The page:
Enemy tactical ballistic missiles may soon be easier to detect and track.
During a series of recent tests at White Sands Missile Range, N.M., a Raytheon JLENS demonstrated tactical ballistic missile defense capability when it detected and tracked a total of four ballistic-missile surrogates during their ascent (boost) phase.
During the test, the JLENS X-Band radar tracked two ripple-fired and two individually fired ballistic-missile surrogates. The missiles flew flight profiles similar to the profiles enemy tactical ballistic missiles might fly in high-threat regions of the globe.
“Along with other systems in Raytheon’s family of X-Band radars, JLENS can provide a robust early warning and tracking capability against ballistic missiles,” said David Gulla, vice president of Global Integrated Sensors for Raytheon’s Integrated Defense Systems business. “This TBMD demonstration and JLENS’ other recent successes prove that the system is ready to deploy for a combatant commander operational evaluation.”
JLENS demonstrated its capability against cruise missiles when it enabled Patriot and Standard Missile-6 intercepts of cruise-missile surrogates during separate tests. JLENS also completed two developmental tests and demonstrated its ability to stay aloft for long durations.
“JLENS’ TBMD capability gives combatant commands another tool they can use to help protect the U.S., deployed forces, our allies and friends from the growing ballistic missile threat,” said Dean Barten, the U.S. Army’s JLENS program manager. “JLENS’ TBMD capability, when coupled with its ability to conduct 360-degree long-range surveillance capability and simultaneously detect and engage threats like swarming boats and anti-ship cruise missiles from up to 340 miles away, gives commanders a powerful proven capability.”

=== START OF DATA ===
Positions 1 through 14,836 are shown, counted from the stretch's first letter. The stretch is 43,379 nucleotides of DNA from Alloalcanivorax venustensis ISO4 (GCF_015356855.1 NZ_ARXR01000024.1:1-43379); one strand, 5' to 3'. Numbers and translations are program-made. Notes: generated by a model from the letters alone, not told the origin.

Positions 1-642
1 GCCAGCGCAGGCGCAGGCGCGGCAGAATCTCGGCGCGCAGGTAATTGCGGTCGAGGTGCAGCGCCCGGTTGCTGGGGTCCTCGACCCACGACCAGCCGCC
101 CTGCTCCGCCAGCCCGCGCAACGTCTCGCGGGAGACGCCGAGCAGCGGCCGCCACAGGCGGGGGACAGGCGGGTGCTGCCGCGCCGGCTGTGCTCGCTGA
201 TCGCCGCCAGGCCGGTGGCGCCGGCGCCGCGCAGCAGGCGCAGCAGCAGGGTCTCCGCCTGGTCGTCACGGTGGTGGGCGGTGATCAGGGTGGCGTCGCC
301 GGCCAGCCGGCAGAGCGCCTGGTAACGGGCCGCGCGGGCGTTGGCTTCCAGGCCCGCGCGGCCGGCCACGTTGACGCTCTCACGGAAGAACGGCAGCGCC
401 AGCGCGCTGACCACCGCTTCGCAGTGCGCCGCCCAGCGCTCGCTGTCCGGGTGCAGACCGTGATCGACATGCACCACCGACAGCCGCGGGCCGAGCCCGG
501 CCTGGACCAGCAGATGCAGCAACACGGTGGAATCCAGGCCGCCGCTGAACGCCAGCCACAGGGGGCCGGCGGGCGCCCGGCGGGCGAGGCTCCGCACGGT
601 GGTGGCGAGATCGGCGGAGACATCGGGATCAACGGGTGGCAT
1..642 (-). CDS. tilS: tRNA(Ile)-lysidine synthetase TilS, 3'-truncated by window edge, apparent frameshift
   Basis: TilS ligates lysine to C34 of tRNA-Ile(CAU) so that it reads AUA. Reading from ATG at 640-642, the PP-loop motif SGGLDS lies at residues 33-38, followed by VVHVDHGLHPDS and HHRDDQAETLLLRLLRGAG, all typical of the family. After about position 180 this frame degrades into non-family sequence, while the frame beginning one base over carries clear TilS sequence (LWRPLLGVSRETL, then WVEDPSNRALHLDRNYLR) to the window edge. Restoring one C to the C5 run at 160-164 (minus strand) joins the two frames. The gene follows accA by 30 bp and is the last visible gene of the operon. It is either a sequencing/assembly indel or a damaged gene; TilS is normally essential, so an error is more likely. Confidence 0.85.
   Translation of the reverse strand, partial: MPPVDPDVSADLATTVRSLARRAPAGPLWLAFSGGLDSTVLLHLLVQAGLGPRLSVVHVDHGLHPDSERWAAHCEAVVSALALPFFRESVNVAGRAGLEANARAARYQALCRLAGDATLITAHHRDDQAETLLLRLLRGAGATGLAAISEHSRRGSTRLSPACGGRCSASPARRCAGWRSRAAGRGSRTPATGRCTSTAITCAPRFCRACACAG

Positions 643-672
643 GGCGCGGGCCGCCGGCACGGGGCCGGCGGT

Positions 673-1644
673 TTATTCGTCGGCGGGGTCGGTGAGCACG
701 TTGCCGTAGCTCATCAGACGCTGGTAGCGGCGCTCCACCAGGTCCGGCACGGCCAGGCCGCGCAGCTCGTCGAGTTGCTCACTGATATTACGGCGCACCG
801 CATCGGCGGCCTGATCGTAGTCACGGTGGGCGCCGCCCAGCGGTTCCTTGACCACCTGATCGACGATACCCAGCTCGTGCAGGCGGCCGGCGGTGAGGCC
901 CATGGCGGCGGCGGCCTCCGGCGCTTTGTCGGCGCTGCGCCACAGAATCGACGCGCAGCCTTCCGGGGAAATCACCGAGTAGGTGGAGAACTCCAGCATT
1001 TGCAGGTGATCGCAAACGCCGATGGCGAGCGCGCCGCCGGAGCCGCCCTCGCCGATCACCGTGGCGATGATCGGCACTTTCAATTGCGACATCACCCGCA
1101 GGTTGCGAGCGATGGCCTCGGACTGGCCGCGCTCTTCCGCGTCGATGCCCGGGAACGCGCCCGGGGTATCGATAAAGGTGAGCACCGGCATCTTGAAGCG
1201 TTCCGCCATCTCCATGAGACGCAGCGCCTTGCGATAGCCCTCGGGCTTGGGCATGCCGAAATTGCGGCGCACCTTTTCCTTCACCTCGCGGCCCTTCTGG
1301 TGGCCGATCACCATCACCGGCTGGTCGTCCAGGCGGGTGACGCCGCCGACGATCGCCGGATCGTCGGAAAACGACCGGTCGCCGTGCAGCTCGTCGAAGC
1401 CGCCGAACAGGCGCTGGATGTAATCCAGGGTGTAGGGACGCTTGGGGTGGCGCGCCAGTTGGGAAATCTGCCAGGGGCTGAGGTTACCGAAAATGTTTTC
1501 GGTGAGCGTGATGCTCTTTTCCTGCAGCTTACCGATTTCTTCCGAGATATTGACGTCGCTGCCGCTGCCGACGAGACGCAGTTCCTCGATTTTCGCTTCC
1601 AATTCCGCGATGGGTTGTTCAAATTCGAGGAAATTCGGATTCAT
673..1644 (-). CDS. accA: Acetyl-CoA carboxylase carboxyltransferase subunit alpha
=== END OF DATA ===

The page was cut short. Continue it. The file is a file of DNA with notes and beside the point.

JLENS, an elevated, persistent over-the-horizon sensor system, uses a powerful integrated radar system to detect, track and target a variety of threats.
This capability better enables commanders to defend against threats including hostile cruise missiles; low-flying manned and unmanned aircraft; and moving surface vehicles such as boats, automobiles and trucks; and to provide ascent-phase detection of tactical ballistic missiles and large caliber rockets.
- A JLENS system, referred to as an orbit, consists of two tethered, 74-meter aerostats connected to mobile mooring stations and communications and processing groups.
- The aerostats fly as high as 10,000 feet and can remain aloft and operational for up to 30 days.
- One aerostat carries surveillance radar with 360-degree surveillance capability; the other aerostat carries a fire control radar.
- According to research conducted by the U.S. Army’s JLENS Product office, the cost of operating large, fixed-wing surveillance aircraft is 5-7 times greater than the cost of operating JLENS.
- The JLENS surveillance radar can simultaneously track hundreds of threats; the fire control radar can simultaneously target dozens of threats.
The test, which was conducted at White Sands Missile Range, N.M., met all primary and secondary objectives, including launch point estimation, ballistic tracking and discrimination performance.